When a group of 17th century Georgetown nuns decided to form a convent they wanted every detail to be right - so they wrote to France for a description of what to wear. They were sent a doll, dressed in black robe, guimpe, cap and veil. When the doll arrived in New York en route to Georgetown, customs officials placed it in solitary - claiming it looked like the work of the devil. Fortunately for well-dressed nuns everywhere, the doll was released and sent on to the convent.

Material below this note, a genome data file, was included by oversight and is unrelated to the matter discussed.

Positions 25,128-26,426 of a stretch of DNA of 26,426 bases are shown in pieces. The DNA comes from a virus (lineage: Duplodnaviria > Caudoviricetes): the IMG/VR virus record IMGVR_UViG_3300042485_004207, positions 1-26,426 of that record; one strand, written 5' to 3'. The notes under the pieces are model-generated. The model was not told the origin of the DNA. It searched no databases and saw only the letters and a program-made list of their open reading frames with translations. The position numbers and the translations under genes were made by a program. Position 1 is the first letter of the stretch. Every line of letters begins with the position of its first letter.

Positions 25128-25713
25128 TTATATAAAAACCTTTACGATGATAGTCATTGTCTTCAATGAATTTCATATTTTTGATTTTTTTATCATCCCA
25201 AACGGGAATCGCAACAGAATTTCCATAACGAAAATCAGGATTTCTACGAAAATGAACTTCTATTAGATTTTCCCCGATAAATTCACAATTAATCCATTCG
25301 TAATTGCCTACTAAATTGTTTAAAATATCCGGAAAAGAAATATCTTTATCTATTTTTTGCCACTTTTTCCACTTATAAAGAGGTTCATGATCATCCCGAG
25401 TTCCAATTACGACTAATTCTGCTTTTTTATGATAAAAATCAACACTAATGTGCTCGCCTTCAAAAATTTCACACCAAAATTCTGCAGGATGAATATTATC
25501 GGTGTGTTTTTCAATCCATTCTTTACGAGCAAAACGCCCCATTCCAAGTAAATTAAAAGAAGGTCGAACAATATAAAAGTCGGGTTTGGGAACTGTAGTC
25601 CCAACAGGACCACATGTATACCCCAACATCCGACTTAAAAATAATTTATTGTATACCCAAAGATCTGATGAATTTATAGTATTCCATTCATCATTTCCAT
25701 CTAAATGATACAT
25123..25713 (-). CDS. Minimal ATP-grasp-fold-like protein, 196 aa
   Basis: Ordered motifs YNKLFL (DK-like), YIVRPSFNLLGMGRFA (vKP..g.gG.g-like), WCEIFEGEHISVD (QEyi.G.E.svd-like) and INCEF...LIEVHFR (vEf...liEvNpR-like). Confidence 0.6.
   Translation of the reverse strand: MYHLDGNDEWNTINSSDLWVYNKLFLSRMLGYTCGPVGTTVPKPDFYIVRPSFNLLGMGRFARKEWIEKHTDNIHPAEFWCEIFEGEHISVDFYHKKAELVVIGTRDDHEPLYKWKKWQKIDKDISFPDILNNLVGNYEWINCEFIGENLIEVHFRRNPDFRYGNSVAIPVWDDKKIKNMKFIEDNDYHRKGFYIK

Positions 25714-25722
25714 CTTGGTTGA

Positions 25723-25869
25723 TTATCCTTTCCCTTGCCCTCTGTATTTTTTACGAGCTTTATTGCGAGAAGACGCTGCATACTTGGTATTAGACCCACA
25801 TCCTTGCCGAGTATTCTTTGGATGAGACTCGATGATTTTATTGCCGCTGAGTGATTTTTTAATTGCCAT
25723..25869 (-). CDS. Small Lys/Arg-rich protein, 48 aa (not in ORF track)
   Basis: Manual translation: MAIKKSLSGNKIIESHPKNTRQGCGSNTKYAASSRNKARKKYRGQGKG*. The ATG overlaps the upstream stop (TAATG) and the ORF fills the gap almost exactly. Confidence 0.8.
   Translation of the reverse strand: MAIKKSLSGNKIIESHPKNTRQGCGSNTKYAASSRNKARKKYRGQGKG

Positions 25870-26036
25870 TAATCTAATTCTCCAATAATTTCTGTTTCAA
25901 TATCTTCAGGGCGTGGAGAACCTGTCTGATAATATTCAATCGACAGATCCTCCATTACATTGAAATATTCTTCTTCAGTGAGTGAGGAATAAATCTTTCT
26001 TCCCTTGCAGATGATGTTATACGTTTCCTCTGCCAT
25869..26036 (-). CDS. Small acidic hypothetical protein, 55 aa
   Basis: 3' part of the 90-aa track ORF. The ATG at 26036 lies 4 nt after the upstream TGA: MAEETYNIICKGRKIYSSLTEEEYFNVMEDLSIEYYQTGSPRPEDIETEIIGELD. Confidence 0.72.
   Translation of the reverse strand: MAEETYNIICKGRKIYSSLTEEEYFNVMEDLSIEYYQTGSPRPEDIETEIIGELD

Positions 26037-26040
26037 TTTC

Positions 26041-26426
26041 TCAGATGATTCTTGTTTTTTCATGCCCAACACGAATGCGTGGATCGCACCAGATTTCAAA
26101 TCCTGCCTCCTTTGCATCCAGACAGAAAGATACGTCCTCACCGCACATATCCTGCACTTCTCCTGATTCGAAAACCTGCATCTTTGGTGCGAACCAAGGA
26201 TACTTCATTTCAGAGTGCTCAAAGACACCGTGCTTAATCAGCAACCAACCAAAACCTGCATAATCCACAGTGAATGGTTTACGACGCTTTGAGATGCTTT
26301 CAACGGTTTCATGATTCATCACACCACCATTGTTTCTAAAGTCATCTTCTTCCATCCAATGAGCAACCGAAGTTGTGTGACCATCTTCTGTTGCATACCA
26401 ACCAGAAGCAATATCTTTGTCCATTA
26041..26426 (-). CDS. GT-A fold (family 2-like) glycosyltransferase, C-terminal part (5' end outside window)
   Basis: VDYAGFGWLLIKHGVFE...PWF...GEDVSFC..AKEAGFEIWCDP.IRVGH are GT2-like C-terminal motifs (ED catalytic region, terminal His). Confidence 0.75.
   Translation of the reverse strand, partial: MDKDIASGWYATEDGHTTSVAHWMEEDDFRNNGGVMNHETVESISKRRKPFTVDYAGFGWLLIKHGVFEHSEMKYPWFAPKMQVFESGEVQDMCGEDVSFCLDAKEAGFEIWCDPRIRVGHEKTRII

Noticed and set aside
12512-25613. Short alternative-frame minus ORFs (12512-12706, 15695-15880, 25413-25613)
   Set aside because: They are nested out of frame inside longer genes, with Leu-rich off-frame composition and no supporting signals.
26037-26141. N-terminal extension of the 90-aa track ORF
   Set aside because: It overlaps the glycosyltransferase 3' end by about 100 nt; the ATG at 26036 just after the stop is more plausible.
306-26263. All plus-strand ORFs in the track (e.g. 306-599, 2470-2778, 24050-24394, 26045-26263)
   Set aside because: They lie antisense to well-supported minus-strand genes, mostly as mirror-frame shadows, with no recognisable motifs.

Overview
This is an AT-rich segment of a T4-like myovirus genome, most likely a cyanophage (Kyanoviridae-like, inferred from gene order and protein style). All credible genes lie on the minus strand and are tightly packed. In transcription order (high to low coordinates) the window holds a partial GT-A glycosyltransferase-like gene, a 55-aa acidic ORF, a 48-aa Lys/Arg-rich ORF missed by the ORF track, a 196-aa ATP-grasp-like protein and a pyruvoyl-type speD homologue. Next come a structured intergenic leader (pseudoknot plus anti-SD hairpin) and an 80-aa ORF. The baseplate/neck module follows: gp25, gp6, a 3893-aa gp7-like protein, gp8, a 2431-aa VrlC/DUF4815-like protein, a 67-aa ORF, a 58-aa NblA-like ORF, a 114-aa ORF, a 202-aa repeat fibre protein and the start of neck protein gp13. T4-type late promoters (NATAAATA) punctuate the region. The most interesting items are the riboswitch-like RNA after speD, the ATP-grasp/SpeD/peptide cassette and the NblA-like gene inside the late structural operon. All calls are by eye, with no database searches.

During the 18th century, French fashion dolls dubbed Big and Little Pandoras were sent all over Europe, displaying the exact clothing to wear at formal functions (Big Pandora) and at more informal gatherings (Little Pandora). The dolls were exact replicas of fashionable French ladies, down to the hair style, jewelry, and makeup.
Circa 1740 and 1750
Circa 1785 and 1790
Circa 1750 and 1740
The Pandoras became so popular that, during Napoleon's blockade, safe passage was given to the fashion dolls to London, Rome, and the rest of western Europe.